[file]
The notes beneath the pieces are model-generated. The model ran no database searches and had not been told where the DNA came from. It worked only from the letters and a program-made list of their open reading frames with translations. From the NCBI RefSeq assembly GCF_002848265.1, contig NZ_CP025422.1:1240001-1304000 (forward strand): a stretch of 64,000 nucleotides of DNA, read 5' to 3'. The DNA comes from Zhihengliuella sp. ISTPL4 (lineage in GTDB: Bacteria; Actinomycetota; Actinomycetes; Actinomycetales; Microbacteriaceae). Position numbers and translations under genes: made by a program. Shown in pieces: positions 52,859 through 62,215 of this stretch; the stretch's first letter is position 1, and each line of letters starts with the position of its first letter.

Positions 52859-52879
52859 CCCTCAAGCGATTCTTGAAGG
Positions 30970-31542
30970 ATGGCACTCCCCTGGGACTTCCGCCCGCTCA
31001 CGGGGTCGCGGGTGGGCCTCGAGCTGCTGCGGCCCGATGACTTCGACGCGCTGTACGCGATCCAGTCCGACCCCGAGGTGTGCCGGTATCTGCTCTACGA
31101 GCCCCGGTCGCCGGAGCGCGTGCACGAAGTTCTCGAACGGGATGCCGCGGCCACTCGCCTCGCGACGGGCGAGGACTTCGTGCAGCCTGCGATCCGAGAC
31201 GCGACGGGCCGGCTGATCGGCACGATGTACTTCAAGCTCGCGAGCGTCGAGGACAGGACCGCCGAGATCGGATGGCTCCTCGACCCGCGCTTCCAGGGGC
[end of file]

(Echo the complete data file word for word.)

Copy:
The notes beneath the pieces are model-generated. The model ran no database searches and had not been told where the DNA came from. It worked only from the letters and a program-made list of their open reading frames with translations. From the NCBI RefSeq assembly GCF_002848265.1, contig NZ_CP025422.1:1240001-1304000 (forward strand): a stretch of 64,000 nucleotides of DNA, read 5' to 3'. The DNA comes from Zhihengliuella sp. ISTPL4 (lineage in GTDB: Bacteria; Actinomycetota; Actinomycetes; Actinomycetales; Microbacteriaceae). Position numbers and translations under genes: made by a program. Shown in pieces: positions 52,859 through 62,215 of this stretch; the stretch's first letter is position 1, and each line of letters starts with the position of its first letter.

Positions 52859-52879
52859 CCCTCAAGCGATTCTTGAAGG
Positions 30970-31542
30970 ATGGCACTCCCCTGGGACTTCCGCCCGCTCA
31001 CGGGGTCGCGGGTGGGCCTCGAGCTGCTGCGGCCCGATGACTTCGACGCGCTGTACGCGATCCAGTCCGACCCCGAGGTGTGCCGGTATCTGCTCTACGA
31101 GCCCCGGTCGCCGGAGCGCGTGCACGAAGTTCTCGAACGGGATGCCGCGGCCACTCGCCTCGCGACGGGCGAGGACTTCGTGCAGCCTGCGATCCGAGAC
31201 GCGACGGGCCGGCTGATCGGCACGATGTACTTCAAGCTCGCGAGCGTCGAGGACAGGACCGCCGAGATCGGATGGCTCCTCGACCCGCGCTTCCAGGGGC